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One of my roommates, which I’ll call Mark(not his real name) moved out on Thursday to take a new job in another state. So as any good roommate would do, the night before, we went out to rock some beers one last time and to celebrate his last day of work at his current job.  Isn’t that a good enough reason to go out for a drink?

Anyway, during the beer rocking and wing eating fest, I asked him what he thought about his experience living in my townhouse.  He said it was “awesome, thing worked out well.”  He also stated “he would of lived here his entire time in CT, if he knew about it.”  As a homeowner, this is a good feeling knowing that your roommates have enjoyed their time here.

It’s nice to get feedback like this.  Renting out a room in your house is a service-based business.  The roommates that you live with you are ultimately customers.  So it’s important to address their needs to keep them and future roommates content.

Roommates Equal Friends?

Although, Mark has lived with friends, he wanted to live a place where roommates don’t have to do everything under the sun together.  He expressed that it was cool that we all had our own lives and did our own thing, but occasionally, we would hang out and rock some beers or order out for some pizza together.  He liked that he didn’t feel obligated to hang out with his roommates.  He further went on and explained that if he lived with one of his friends from work, he felt that they would be hanging and get bored/sick of each other.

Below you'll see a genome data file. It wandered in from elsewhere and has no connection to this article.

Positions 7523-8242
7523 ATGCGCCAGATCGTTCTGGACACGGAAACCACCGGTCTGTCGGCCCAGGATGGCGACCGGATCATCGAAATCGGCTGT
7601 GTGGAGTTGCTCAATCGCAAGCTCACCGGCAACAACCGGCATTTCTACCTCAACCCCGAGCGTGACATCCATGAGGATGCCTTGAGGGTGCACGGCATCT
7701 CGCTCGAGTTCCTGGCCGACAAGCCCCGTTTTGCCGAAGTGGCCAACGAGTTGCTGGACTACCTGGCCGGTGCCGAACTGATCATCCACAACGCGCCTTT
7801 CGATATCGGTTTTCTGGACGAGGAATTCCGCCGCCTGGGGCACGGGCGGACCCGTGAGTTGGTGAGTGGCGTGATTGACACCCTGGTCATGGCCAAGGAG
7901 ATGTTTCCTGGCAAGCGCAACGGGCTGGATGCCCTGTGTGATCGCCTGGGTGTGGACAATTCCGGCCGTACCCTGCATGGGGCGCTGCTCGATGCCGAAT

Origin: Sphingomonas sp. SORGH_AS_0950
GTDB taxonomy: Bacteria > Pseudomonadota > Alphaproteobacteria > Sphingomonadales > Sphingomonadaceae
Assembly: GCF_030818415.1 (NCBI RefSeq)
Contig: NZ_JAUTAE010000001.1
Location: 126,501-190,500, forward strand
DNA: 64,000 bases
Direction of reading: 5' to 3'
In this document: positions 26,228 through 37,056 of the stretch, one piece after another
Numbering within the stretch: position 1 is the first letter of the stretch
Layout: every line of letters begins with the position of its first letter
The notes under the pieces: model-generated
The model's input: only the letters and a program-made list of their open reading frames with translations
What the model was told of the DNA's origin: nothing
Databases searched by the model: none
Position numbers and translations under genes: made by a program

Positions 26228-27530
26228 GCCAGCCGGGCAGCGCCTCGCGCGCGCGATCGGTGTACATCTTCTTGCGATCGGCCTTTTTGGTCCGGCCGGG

For this reason, he wanted to move in with people he didn’t know.  The living experience in my townhouse has provided him with that sense of independence while at the same time his work friends are just a phone call away.

The Room Condition

Mark left the room in good shape minus the dust balls in the corner of the room.  Hey, those dust balls are hard to reach in those pesky corners.  Below is a picture of his former room.  What do you think? Clean.

Empty Bedroom. Almost in move in condition.

Nothing distressed, right?  Rightfully so, I gave Mark back his security deposit in exchange for the keys to my townhouse.

Playing Mailman

If I still get mail for a roommate who has moved out, I normally take any important mail and send it to their new address in a padded envelope.   In this case, Mark told me that he has setup a mail forwarding service with the post office.  So, I shouldn’t be getting any of his mail.

  • Barb January 29, 2011, 12:47 pm

    Hey Mike,

    That is great to here. I appreciate all your advice. I just had my first housemate move out as it was only a one month stint (a 1 month internship at the local hospital). I do have a question for you though in regards to housemates. What do you do if they more stuff than just to fill a bedroom?


    • Mike January 29, 2011, 9:23 pm


      It’s one of the questions you should ask before you let a prospective roommate move in. You just can’t assume their going to move in bedroom type furniture. If a roommate wants to move in a bicycle, I’ll accommodate them by letting them store stuff in the living room or in my basement in the area out of my make shift bedroom area.

      One time I was showing/meeting a prospective roommate my spare bedroom and brought the question up. The glaring thing that scared me was that he was going to move in two (2) 5U rack mount computer towers. I’m mean these things would of used electricity and not to mention carry a hefty price tag. Needless to say, I didn’t choose him as a roommate.



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